Title: Drew: The Man Behind The Poster
Label: Altitude Film Entertainment
Release date: 16th February 2015
Video format: PAL
Aspect Ratio: 16:9
Soundtrack: Dolby Digital 5.1: English
Subtitles: English HOH
Runtime: 96 mins + extras
No. of discs: 1
Region Coding: Region 2
Rating: BBFC E for Exempt
Buy from: Amazon UK
Official Synopsis: You may not be readily aware of it, but it is very likely that Drew Struzan is an artist whose work you are intimately familiar with, as his portfolio contains some of the most iconic album and movie posters of all time. “Drew: The Man Behind The Poster” is told by some of the most respected artists, actors and filmmakers, about this unknown’s journey and craft, in creating some of the most well-known works throughout the world.
From his modest beginnings, through today, the film tracks the life and unique career of Drew, whose work and signature style are deeply appreciated by some of the biggest names in Hollywood including George Lucas, Harrison Ford, Steven Spielberg, Michael J. Fox, Jim Henson, Frank Darabont and Guillermo del Toro. Fellow artists such as Ken Black, Roger Kastel, Tim Bradstreet and Greg Hildebrant respect his mastery of the craft and ability to organically combine multiple techniques and produce human likenesses that are second to none. The “Star Wars,” “Back To The Future”, “Muppet”, and “Indiana Jones” films are just a few of his stand out creations.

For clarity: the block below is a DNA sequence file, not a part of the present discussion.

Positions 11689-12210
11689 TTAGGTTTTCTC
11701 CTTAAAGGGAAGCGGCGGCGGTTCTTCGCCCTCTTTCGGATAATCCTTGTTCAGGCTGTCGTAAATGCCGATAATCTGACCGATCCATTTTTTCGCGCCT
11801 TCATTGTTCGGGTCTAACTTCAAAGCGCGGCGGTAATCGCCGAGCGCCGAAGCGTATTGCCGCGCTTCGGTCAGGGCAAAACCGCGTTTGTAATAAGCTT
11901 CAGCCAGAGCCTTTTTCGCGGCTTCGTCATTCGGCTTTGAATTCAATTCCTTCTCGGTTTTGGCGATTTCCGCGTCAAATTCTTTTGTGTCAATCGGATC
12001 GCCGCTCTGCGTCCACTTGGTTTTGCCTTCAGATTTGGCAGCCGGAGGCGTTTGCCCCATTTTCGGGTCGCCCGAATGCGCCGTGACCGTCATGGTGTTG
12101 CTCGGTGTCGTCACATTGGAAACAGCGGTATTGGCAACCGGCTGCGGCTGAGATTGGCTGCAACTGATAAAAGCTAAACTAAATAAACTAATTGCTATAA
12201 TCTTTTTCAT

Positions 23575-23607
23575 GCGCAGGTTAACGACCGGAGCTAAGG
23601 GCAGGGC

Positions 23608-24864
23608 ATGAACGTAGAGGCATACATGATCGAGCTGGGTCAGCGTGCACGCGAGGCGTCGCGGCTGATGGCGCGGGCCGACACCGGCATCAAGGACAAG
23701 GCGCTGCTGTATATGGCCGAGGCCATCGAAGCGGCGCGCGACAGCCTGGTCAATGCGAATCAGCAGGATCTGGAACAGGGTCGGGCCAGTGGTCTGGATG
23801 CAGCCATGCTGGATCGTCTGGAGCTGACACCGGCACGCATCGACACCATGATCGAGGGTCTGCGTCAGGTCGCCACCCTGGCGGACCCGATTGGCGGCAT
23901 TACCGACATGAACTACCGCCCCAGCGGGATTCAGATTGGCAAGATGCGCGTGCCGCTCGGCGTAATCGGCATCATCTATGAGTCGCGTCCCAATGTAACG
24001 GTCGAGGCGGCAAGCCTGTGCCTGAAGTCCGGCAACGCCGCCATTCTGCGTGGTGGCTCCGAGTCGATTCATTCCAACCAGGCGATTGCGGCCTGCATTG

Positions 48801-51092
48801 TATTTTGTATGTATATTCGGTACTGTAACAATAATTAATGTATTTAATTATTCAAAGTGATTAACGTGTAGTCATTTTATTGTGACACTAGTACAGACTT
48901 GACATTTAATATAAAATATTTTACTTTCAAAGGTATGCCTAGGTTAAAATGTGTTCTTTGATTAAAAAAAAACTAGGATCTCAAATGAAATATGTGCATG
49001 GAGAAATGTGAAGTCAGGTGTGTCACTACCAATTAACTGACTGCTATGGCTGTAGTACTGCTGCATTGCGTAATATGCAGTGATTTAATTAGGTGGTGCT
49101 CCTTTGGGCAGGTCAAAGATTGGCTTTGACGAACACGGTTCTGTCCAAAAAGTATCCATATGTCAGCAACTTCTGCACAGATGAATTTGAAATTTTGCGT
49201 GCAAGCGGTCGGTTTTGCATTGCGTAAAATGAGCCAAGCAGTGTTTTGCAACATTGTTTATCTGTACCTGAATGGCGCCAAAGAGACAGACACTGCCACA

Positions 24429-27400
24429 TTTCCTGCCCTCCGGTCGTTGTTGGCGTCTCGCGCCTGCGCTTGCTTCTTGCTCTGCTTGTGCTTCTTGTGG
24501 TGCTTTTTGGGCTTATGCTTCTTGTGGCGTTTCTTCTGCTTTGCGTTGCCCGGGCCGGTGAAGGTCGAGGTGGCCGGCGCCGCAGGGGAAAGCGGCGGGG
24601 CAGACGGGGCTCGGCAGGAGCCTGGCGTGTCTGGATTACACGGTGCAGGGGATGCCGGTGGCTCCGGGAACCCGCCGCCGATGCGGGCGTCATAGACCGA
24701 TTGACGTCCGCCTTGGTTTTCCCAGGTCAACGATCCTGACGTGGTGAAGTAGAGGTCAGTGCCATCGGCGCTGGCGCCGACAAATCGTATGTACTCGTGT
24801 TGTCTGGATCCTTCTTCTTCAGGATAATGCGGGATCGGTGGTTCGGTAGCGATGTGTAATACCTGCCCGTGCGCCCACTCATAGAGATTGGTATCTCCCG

Overcoming a myriad of obstacles, the artist continues to create, in hope of finding meaning and personal fulfillment in a life and career that, like any other, is filled with numerous peaks and valleys. And through this tale, the audience can discover why Drew Struzan may in fact be one of the most recognizable and influential artists of our time.
One of the unexpected side effects of the rise of the geek as a 21st century demographic, when coupled to the rise of high quality, low weight portable video kit, has been the proliferation of “talking heads” documentaries about subjects dear to geeks. Too often though these have been about each other, pointing the camera at themselves, which has value in cementing a community together but doesn’t inform or educate about things unknown to the public at large. Age has however made more urgent the need to make some attempts to contribute to the historical record; thankfully the makers of the 2010 Giger documentary got their work in the can before the great Swiss artist passed. Here, director Eric Sharkey turns the spotlight on an artist well known to movie fans, but not exactly a household name with the general public, despite the fact that they have almost all see his works: Drew Struzan.
Sticking to the tried-and-tested format of these sorts of docs – clips from famous interviewees bundled together as a pre-creds sequence, chronological run through built on Struzan’s words as a central thread, then opening it out to his celebrity fans, his wider geek fans, and then looking at his art beyond his paid work – you get a good, solid rundown of the man, his family, his life and career, and his works. You also get to see a lot of art that hasn’t been made public; the editions Guillermo Del Toro paid for out of his own pocket for his films (as the studios wouldn’t stump for them) are so good as to make you weep.